In layperson’s terms, what do you do at Wake? In the Learning Assistance Center and Disability Services (LAC-DS), we are committed to helping all students improve their academic performance through a variety of academic support services, including our peer tutoring program and individual academic coaching. In addition, our office is responsible for coordinating accommodations for students with documented disabilities, including learning disabilities, ADHD, mobility, and sensory impairments. We work with all WFU students to help provide opportunities for academic success.
COVID has brought many challenges, and we have had to adapt and change in new ways. How has COVID changed your job? Like many classes, programs, and services at WFU, our office has successfully shifted to providing our academic coaching, tutoring, and disability services remotely and online. However, our office is still open and “keeping the lights on” for brief consultations with students, faculty, and staff. It’s interesting to note that, based on online visits from the fall semester, students might actually be using our services in higher numbers than ever before!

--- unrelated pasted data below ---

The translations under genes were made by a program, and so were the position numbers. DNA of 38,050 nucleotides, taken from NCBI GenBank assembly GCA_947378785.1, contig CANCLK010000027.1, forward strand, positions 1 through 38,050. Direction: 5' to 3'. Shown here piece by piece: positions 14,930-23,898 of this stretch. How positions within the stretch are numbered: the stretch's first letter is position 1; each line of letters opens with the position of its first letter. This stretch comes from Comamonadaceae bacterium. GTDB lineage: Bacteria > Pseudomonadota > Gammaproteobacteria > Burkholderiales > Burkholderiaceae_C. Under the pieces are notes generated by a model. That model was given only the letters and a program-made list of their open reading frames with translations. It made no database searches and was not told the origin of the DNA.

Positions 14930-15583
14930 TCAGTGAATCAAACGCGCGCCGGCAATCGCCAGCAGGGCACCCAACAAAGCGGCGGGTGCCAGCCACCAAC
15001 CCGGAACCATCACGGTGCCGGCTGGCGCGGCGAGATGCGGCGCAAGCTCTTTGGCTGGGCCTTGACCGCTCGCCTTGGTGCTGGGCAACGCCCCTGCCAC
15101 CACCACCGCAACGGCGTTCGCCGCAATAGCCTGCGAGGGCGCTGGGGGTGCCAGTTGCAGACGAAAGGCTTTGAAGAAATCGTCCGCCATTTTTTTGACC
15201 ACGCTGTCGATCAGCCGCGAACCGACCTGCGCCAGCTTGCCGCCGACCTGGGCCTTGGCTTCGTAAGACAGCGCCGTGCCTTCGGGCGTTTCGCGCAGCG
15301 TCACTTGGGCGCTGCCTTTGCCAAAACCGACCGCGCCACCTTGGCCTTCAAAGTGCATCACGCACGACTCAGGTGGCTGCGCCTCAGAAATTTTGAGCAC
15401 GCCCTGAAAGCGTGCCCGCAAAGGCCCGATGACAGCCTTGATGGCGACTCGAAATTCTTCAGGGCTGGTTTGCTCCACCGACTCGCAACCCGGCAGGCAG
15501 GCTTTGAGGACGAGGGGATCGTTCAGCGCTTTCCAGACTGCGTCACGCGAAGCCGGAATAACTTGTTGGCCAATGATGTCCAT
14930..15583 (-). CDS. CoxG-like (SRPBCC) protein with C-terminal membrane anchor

And your biggest COVID challenge is…? I am thrilled to have access to amazing technology at WFU, and I’m so proud of how our office has transitioned to remote work so smoothly. However, I must confess that my 4:00 pm Zoom meetings sometimes look much different than the ones I have at 8:30 am!